Navigation Links
Proteomics: Finding the key ingredients of disease
Date:5/19/2009

This release is available in French.

Montreal, May 19th, 2009 - The winner of the chilli cook-off, usually has a key secret ingredient, which is hard to identify. Similarly, many diseases have crucial proteins, which change the dynamics of cells from benign to deadly. New findings from an international collaboration, involving McGill University, the Research Institute of the McGill University Health Centre (MUHC) and the Human Proteome Organisation (HUPO) just made identifying these changes one step easier. Their findings published in Nature Methods, show how to improve protein analysis to tease out relevant potential disease-causing molecules.

"Proteomics is the field that singles out the few significant proteins from the hundreds that may be present in a diagnostic sample," says co-author and recent new recruit of the Research Institute of the MUHC and of McGill Unversity, Dr. Tommy Nilsson. "It is important to associate the correct proteins with the correct condition. This process is incredibly complex. The aim of our study was to benchmark current analysis techniques worldwide and to identify potential bottlenecks."

Putting them to the test

Twenty-seven labs worldwide were sent a standard sample of proteins to analyse using their usual techniques. Only seven of the 27 participating labs were accurate in detecting all the proteins and in the more challenging part of the study, only one lab succeeded. However, further analysis of their raw data, showed that all the proteins had been initially detected by all the labs involved but they had been rejected in later analyses.

"Our centralized analysis showed us the problems encountered while conducting this type of testing," says Dr. John Bergeron, senior author from McGill University and HUPO. "We found that a major contributing factor to erroneous reporting is at the database level. We expect once databases and search engines improve, the accuracy of reporting will as well."

Importance of proteomics

The goal of proteomics is to characterise all the proteins that are encoded from human DNA, similar to how all genes were identified as a result of the Human Genome Project. It is expected that proteomics will accelerate the identification of cause of many human diseases and that improved diagnosis and therapy will emerge using proteomic techniques.

"The new technology described in our paper will potentially enable clinicians to determine the causes of disease," adds Dr. Bergeron.


'/>"/>

Contact: Isabelle Kling
isabelle.kling@muhc.mcgill.ca
514-843-1560
McGill University Health Centre
Source:Eurekalert

Related biology news :

1. Findings uncover new details about mysterious virus
2. New findings in taste and smell
3. FANTOM findings boost for biologists
4. Findings show insulin -- not genes -- linked to obesity
5. International climate change researchers meet, review latest findings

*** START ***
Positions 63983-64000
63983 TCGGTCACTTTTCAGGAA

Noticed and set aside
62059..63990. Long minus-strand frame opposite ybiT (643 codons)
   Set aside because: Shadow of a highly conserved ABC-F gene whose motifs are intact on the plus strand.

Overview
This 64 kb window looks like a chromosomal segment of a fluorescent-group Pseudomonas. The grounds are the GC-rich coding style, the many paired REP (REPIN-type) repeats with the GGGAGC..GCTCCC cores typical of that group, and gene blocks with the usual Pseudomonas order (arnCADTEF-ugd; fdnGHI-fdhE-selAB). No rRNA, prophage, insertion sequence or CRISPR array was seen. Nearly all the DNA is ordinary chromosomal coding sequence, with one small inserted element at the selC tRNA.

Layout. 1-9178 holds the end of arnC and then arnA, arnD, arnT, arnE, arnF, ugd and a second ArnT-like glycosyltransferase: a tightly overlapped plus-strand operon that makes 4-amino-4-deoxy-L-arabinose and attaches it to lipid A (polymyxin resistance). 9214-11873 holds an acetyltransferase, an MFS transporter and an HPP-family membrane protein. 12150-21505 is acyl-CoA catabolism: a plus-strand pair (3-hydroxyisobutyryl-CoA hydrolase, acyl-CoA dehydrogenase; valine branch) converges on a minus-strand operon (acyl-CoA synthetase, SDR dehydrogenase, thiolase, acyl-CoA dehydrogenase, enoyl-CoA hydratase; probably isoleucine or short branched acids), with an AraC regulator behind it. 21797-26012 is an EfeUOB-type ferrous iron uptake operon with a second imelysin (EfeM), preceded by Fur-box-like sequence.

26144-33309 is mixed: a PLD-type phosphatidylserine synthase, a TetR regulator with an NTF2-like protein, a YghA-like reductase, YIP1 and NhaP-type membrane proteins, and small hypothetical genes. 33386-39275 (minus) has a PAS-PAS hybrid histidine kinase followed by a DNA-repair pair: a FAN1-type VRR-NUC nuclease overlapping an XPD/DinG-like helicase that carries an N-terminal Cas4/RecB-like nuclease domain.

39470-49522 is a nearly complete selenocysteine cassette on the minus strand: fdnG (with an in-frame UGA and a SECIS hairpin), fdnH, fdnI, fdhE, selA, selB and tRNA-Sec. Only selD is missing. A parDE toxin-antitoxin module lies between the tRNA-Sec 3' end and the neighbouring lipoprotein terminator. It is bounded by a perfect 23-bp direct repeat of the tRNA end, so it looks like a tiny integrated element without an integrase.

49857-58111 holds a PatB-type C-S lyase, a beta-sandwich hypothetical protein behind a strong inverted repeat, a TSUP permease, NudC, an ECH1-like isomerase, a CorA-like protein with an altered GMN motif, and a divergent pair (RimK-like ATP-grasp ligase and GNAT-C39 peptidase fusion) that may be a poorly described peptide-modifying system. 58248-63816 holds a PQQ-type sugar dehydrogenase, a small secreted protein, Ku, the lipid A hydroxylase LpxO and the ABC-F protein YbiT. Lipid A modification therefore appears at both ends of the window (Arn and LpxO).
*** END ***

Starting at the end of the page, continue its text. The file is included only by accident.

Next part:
6. Therapeutic cloning gets a boost with new research findings
7. New research findings may enable earlier diagnosis of uterine cancer
8. Unexpected finding opens up new way to stop autoimmune diseases and transplant rejection
9. Nearly a century later, new findings support Warburg theory of cancer
10. September 2007 Sumatran earthquakes research findings
11. Physical activity and health: Finding the right prescription
Post Your Comments:
*Name:
*Comment:
*Email:
(Date:2/3/2017)... A new independent identity strategy consultancy firm announces its ... to fill a critical niche in technical and policy ... Mark Crego and Janice Kephart together ... that span federal governments, the 9/11 Commission, private industry, ... has a common theme born from a shared passion ...
(Date:2/1/2017)... , February 1, 2017 IDTechEx Research, a ... emerging technology, announces the availability of a new report, Sensors ... Continue Reading ... ... and collaborative robots. Source: IDTechEx Report "Sensors for Robotics: Technologies, Markets ...
(Date:1/26/2017)...  Acuity Market Intelligence today released the 2017 ...  Acuity characterizes 2017 as a "breakout" year for ... a new understanding of the potential benefits these ... identity are often perceived as threats to privacy ... of Acuity Market intelligence. "However, taken together these ...
Breaking Biology News(10 mins):
(Date:2/16/2017)... 2017   Biostage, Inc. (Nasdaq: ... developing bioengineered organ implants to treat cancers and other ... today the closing on February 15, 2017 of its ... stock and warrants to purchase 20,000,000 shares of common ... offering was priced at $0.40 per share of common ...
(Date:2/16/2017)... , Feb. 16, 2017  Dermata Therapeutics, ... products to treat a variety of dermatological diseases, ... Series 1a financing and entered into a $5 ...  Dermata intends to use the capital for general ... major advancements in the treatment of serious diseases ...
(Date:2/16/2017)... Pa. , Feb. 16, 2017  Windtree ... biotechnology company focusing on developing aerosolized KL4 surfactant ... from a preclinical influenza study showed that aerosolized ... survival in a well-established preclinical animal model. The ... a growing body of evidence that supports the ...
(Date:2/16/2017)... ... February 16, 2017 , ... ... extended its industry leading Biochemistry Services specifically targeting the rapidly growing needs ... methods for the biochemical and biosimilar characterization , product-related impurity characterization, ...
Breaking Biology Technology: